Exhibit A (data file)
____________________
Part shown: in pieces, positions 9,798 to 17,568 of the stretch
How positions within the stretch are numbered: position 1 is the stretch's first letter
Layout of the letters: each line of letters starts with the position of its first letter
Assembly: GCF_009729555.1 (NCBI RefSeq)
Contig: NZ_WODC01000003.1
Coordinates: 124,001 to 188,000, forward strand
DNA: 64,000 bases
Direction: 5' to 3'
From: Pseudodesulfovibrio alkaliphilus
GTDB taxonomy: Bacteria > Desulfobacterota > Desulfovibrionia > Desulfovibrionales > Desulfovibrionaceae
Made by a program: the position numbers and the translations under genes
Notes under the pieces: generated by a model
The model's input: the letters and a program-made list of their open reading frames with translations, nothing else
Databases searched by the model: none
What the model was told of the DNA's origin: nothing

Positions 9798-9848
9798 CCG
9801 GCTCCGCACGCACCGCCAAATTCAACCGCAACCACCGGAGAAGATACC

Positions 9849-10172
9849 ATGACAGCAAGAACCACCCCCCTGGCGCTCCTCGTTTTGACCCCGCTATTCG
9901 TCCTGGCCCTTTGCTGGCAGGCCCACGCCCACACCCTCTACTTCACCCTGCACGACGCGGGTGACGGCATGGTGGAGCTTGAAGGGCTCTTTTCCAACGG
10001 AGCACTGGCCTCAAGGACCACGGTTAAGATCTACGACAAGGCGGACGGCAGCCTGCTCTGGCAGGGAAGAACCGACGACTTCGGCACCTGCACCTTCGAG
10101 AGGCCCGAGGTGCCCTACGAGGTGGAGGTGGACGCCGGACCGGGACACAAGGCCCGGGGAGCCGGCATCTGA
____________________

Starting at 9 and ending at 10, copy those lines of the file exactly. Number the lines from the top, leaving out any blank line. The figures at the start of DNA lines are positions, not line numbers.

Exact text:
From: Pseudodesulfovibrio alkaliphilus
GTDB taxonomy: Bacteria > Desulfobacterota > Desulfovibrionia > Desulfovibrionales > Desulfovibrionaceae